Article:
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. Last Updated: 07/27/2016

Musharraf Promises Path to Democracy




ISLAMABAD, Pakistan -- The head of Pakistan's military regime has announced a unilateral reduction of troops on the Indian border, the establishment of a ruling National Security Council and an eventual return to civilian rule.


In a speech to the nation, General Pervaiz Musharraf announced a six-member National Security Council of army officers and experts in legal, foreign and national affairs to govern the country. The council would be assisted by "a think tank of experts,'' he said.


The appearance was Musharraf's first since he went on national television last Tuesday to announce the ouster of Prime Minister Nawaz Sharif's civilian government.


"This is not martial law,'' Musharraf said Sunday, but rather "another path toward democracy.''


The constitution was not scrapped but temporarily suspended, he said. He gave no indication when civilian rule would be restored but said "the armed forces have no intention to stay in charge longer than necessary.''


Musharraf said he would welcome a resumption of "result-oriented'' talks with India, but made it clear Pakistan will continue to support Kashmiri militants seeking independence from India by providing moral, political and diplomatic backing.


Pakistani troops began moving back from the border Monday, making good on the pledge to thin its forces to ease border tensions, an official said.


India responded coolly to the gesture, saying the move had little military significance.


Pakistan army spokesman Colonel Saulat Raza said reinforcements that were sent to the border during fighting over the disputed territory of Kashmir last summer were moving out. He said the numbers were classified.


The withdrawal was only along the 740-kilometer-long international border and did not apply to the cease-fire line in Kashmir, a territory split between the rival countries, Raza said.


Brijesh Mishra, a top security aid to Indian Prime Minister Atal Bihari Vajpayee, dismissed the move.


"Tension was not on the international border. It was on the Line of Control,'' he said, referring to the 1972 cease-fire line in Kashmir.


In Sunday's address, Musharraf offered several gestures to the international community.


He promised nuclear "restraint,'' an unexpected hint at a departure from the previous government's repeated threats to test new missiles and build a nuclear arsenal if India did. Last year, Pakistan followed India in testing nuclear devices. But Musharraf on Sunday left the door open to signing a test ban treaty, saying, "Pakistan has always been alive to international nonproliferation concerns.''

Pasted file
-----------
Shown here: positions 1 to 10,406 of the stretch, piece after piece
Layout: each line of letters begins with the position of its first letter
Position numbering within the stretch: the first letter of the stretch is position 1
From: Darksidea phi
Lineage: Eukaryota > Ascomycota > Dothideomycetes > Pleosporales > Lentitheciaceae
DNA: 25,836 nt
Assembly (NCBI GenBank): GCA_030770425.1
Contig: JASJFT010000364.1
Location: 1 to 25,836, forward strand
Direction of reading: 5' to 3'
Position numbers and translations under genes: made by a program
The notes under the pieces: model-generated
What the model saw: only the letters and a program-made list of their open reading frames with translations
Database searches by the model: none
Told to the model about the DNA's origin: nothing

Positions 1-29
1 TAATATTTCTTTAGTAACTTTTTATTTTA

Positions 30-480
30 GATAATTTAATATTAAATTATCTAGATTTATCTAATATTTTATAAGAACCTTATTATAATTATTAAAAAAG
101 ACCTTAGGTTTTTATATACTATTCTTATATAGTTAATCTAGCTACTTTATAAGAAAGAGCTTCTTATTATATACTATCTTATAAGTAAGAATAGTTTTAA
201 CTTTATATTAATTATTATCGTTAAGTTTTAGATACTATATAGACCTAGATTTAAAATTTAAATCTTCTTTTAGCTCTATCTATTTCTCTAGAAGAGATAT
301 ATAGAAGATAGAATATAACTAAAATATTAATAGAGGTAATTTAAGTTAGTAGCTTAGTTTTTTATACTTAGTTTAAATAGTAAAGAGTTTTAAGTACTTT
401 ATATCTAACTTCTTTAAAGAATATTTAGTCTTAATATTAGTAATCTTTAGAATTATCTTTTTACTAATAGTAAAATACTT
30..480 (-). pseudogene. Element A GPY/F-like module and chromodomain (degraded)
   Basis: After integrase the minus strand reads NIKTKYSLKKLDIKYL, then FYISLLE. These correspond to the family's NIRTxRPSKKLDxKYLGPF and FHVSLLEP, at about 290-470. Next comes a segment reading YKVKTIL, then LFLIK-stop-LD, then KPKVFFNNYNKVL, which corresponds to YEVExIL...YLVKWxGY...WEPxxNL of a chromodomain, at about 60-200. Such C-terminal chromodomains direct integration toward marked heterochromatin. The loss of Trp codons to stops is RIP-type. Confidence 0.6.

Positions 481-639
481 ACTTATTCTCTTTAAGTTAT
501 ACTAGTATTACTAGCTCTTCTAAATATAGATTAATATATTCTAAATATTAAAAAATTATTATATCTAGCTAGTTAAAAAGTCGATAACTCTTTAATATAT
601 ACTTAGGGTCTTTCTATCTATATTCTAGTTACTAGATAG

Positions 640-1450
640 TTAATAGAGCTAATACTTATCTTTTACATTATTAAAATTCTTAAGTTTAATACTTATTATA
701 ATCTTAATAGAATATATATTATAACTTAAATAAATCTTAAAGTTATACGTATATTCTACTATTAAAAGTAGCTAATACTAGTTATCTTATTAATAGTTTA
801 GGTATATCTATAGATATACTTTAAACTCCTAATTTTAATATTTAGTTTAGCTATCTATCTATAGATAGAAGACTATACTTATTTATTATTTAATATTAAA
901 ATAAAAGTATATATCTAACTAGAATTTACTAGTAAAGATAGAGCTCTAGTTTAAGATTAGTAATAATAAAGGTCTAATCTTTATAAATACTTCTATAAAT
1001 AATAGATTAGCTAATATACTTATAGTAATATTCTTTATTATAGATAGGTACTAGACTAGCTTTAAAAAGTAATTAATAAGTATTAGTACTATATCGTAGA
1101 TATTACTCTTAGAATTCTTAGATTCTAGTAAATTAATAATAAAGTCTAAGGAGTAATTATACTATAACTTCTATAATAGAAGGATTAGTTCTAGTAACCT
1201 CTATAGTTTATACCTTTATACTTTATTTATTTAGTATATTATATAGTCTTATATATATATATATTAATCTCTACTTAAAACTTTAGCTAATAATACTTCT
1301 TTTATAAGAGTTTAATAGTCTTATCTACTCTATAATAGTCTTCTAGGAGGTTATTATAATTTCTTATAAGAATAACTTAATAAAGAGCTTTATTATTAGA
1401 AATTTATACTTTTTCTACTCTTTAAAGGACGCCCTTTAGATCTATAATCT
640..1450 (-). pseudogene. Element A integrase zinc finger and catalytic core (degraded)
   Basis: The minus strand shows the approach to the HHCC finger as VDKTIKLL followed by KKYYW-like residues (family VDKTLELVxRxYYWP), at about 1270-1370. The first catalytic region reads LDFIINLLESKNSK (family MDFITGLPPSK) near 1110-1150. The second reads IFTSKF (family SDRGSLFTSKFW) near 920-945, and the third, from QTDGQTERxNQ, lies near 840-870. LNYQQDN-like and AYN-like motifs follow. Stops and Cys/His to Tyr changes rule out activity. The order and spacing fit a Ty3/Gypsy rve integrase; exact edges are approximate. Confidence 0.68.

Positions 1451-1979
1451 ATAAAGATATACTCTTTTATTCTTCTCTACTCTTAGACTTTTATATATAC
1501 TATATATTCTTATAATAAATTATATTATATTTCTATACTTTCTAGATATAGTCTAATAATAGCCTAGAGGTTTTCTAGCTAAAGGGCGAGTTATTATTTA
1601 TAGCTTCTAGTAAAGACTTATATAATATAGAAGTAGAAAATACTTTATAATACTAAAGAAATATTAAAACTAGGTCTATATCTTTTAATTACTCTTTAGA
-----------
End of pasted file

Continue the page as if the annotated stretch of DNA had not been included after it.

The U.S. Ambassador to Pakistan, William Milam, said Monday that the United States is ready to give Musharraf time to make good on his promises. "We are confident General Musharraf is a moderate man who is acting out of patriotic motivation and was provoked into doing what he is doing,'' said Milam, referring to the coup that threw out the elected government.


Although Washington regrets that Musharraf has offered no time frame for a return to democracy, Milam said he believes Musharraf is a man the United States can work with.


In a setback for the military regime, however, Commonwealth foreign ministers on Monday suspended Pakistan from the councils of the association of former British colonies. The move is the first formal step toward a full suspension, which would have to be done at the organization's summit meeting in South Africa from Nov. 12 to 15.


The eight foreign ministers made the decision under a 1991 code of good governance to which Commonwealth countries are supposed to adhere.


Pakistan denounced the suspension as unfair and accused the Commonwealth of bias in favor of India.


In New Delhi, India's army commander, General V.P. Malik said the pullback had little military significance and said his forces would not immediately respond. "We shall assess the situation and our deployment on the basis of the overall security situation along the international border as well as the Line of Control,'' the Press Trust of India news agency quoted him as saying.